Mary S. Palmer
The other night at a church fish fry when a well-dressed woman sat down at the table across from me, the first thing I noticed was her ring. I could hardly miss it; it was set with a diamond as big as a shooter marble.
She saw me staring and smiled. "My husband gave this to me for our thirty-fifth anniversary."
"It's beautiful." I didn't express my thoughts that it must have been quite a few years ago.
Her eyes lowered when she said, "Then I lost it."
What? How could she have lost it? It was still on her finger. To avoid embarrassing her, I didn't ask. The lady was elderly and she might not remember. Instead, I told her my own "ring" story.
"I designed a ring once," I began. "Of course, it wouldn't compare to yours but I was proud of it. It started when I saw an ad in the classifieds in the newspaper." I smiled at the memory. "It said, Weedeater, lawn mower, chair and diamonds. The other items didn't interest me but diamonds caught my eye."
"Did you know how to tell if they were real, dear?"
"I know real diamonds can scratch glass. But I can't say that I had a plan to make that test. I was curious enough to go check them out, though."
She nodded and I continued. "I knew by the address that she lived in a nice section of town, so I didn't hesitate. When I reached her two-story house and she invited me inside, I could tell that it was well-kept. The furniture fit the setting. Even though I thought everything was legitimate, I asked a few leading questions and found that she was a court reporter, moving to take a better job in Texas. It was funny, though, she asked me right away if I was there to see the Weedeater and she said, 'It's almost new and it's only $125.00'".
I noticed my seat-mate moistening her lips and felt she wanted me to get to the point of my story, so I talked a little faster. "Anyway, I told her, 'No, I'm interested in the diamonds.' She showed me a diamond pendant on a gold chain; it was over half a karat and was lovely. So was the ring. I wanted them but I doubted if I could afford either one. "How much is the pendant?" I asked.
"'Seventy-five dollars,'" she replied. 'The ring is the same.'
"I scrutinized them one by one. But I didn't ask for glass to scratch. They looked real but even if they were zircons, I thought they should be worth that much."
I chuckled. "When I hesitated, she made an offer. 'You can take them to a jeweler. If you don't want to keep them, I'll take them back.' She gave me her phone number, then asked again, 'Are you sure you can't use my Weedeater?' I didn't know why she was so anxious to sell that. Nor could I figure out why she'd sell diamonds so cheap. The closest I came was that she wanted to prove to her ex-husband that they weren't worth anything. Without questioning, I paid her seventy-five dollars for the pendant and twenty-five for the chair and left."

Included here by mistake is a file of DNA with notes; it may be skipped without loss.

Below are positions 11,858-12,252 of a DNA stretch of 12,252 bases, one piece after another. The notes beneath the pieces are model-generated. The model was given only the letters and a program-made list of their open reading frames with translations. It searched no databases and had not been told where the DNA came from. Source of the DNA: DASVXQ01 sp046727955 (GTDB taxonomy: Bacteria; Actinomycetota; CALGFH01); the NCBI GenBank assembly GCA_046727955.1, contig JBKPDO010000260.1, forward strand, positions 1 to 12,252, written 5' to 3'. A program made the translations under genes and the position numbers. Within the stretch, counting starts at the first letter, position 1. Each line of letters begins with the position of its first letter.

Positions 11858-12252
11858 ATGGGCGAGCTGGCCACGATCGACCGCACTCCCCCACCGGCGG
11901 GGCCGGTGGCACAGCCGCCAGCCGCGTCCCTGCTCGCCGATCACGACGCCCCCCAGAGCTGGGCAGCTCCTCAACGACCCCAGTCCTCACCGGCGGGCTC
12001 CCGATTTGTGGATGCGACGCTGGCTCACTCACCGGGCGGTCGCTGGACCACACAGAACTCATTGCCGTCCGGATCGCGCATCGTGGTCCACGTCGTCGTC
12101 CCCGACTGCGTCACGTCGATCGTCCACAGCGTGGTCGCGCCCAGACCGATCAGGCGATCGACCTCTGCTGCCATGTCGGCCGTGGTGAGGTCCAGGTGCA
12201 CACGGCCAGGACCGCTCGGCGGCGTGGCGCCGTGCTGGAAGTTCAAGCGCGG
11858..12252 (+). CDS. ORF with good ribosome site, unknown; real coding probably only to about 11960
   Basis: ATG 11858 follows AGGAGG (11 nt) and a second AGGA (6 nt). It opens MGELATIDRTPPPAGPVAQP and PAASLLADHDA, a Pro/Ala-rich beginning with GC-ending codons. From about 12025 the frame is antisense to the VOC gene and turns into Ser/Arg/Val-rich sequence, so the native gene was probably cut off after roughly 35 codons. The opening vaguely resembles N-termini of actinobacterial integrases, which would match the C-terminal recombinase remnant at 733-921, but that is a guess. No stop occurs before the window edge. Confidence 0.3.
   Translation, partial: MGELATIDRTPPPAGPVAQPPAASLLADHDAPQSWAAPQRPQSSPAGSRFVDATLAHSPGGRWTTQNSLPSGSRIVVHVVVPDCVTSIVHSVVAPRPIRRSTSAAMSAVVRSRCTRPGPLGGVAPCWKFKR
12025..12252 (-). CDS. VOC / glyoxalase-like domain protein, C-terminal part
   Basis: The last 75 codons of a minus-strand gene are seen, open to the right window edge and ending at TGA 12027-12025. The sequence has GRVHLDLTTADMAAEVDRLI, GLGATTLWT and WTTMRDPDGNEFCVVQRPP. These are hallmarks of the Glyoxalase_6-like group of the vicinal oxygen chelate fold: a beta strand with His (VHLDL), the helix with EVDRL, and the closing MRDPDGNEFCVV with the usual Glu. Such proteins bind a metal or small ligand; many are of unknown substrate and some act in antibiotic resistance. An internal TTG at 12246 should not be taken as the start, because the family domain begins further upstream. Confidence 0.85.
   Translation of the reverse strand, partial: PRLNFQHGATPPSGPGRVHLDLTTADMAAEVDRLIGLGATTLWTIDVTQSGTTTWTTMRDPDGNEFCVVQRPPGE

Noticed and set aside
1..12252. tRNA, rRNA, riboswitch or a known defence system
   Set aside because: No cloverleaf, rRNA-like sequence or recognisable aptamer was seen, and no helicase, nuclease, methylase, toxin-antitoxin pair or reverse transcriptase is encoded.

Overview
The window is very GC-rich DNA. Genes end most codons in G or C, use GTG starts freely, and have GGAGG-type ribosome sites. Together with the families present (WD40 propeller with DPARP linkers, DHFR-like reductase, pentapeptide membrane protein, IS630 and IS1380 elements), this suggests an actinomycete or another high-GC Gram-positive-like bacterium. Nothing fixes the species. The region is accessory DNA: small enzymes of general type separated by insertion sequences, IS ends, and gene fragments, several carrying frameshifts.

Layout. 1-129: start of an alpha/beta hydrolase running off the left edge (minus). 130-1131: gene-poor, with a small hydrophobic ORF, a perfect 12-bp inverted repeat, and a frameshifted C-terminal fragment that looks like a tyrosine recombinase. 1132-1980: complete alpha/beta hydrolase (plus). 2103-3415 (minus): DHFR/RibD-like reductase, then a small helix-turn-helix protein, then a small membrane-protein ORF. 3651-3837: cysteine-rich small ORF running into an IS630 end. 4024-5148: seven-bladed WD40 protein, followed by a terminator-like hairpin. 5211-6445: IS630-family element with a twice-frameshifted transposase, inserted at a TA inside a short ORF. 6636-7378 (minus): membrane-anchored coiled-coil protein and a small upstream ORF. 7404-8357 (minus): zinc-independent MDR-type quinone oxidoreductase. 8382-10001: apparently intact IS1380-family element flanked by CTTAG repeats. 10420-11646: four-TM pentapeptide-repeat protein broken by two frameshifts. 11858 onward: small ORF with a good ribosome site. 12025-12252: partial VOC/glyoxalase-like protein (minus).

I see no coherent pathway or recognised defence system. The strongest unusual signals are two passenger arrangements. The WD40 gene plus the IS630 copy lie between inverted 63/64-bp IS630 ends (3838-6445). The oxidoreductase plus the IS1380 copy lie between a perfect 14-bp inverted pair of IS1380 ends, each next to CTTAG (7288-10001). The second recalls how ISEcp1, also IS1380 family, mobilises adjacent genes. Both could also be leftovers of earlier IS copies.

My friend smiled and I continued. "Well, I was very happy with the price of the mahogany side chair but I was more pleased when the jeweler appraised the ring at over two thousand dollars.
"I called the lady immediately. 'Do you want to bring it back?' she asked.
"'No'," I told her. "I want to buy the ring, too.' She said she'd hold it for me but I drove back to her house as fast as I could. I gave her another check and left with my treasure, elated at my good luck. I was even more thrilled that the jeweler said the ring was worth over a thousand dollars."
Mrs. X widened her eyes. "You must be Irish; that's the luck of the Irish."
"You're right. I am Irish on my mother's side. But there's more." I leaned forward and whispered. "When I decided the ring looked too much like an engagement ring and I bought a couple of diamonds cheap and designed a new ring, I decided to insure it. Was I in for a surprise! The insurance has to be calculated at replacement value, much higher than my investment. So, when I lost the ring a few years later, I got quite a large amount of money." I showed her my Baum-Mercier watch and three-quarter karat ring. Proudly, I added, "Better yet, these were on sale for half-price when I bought them to replace the ring. The best luck was that my insurance paid in full for both."
"My dear," she smiled, "you were lucky three times. Losing that valuable ring was certainly serendipity."
I smiled back as I twisted the ring to set the diamond upright, still wondering why that lady sold those diamonds so cheap, knowing I'd never really know.
Then my curiosity got the best of me. I took a chance that I wouldn't offend Mrs. X. "By the way," I asked, "you said you lost your ring, too." I pointed to her finger. "Did your husband buy you another one?"
She lifted her hand and stared at the ring she held close to her trifocals. "Oh, he didn't have to do that." Looking at me, she added, "You see, my little one karat diamond was well-insured, too."